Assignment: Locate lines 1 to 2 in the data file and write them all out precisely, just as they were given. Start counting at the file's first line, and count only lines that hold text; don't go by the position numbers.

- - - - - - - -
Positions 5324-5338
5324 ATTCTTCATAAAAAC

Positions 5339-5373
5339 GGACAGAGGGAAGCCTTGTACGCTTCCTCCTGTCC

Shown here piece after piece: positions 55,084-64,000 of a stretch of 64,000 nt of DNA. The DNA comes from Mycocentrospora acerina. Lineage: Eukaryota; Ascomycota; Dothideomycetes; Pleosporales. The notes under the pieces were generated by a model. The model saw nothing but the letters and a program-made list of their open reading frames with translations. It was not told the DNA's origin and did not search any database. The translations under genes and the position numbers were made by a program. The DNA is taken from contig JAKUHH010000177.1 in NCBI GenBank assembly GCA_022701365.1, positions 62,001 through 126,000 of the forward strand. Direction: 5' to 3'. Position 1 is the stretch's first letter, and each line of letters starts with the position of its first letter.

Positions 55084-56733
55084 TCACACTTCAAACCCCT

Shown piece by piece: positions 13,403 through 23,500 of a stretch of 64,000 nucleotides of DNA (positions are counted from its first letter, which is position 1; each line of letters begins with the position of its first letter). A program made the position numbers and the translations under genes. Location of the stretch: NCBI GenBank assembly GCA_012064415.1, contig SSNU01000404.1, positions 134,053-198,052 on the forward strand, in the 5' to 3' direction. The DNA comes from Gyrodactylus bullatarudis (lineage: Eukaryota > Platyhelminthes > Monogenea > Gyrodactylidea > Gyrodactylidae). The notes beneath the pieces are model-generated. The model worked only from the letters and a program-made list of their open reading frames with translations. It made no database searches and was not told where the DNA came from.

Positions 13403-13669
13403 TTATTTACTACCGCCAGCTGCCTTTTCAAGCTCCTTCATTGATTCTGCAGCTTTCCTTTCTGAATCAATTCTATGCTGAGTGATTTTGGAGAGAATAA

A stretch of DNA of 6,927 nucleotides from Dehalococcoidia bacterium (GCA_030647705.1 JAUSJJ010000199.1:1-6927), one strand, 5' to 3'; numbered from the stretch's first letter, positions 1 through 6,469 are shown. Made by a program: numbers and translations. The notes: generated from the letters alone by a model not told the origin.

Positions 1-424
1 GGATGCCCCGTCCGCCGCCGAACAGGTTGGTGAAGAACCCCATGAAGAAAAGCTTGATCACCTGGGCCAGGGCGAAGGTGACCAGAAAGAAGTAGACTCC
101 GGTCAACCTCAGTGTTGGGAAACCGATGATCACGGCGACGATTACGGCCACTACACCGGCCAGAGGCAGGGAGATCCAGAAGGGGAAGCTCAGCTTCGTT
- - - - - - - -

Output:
Positions 5324-5338
5324 ATTCTTCATAAAAAC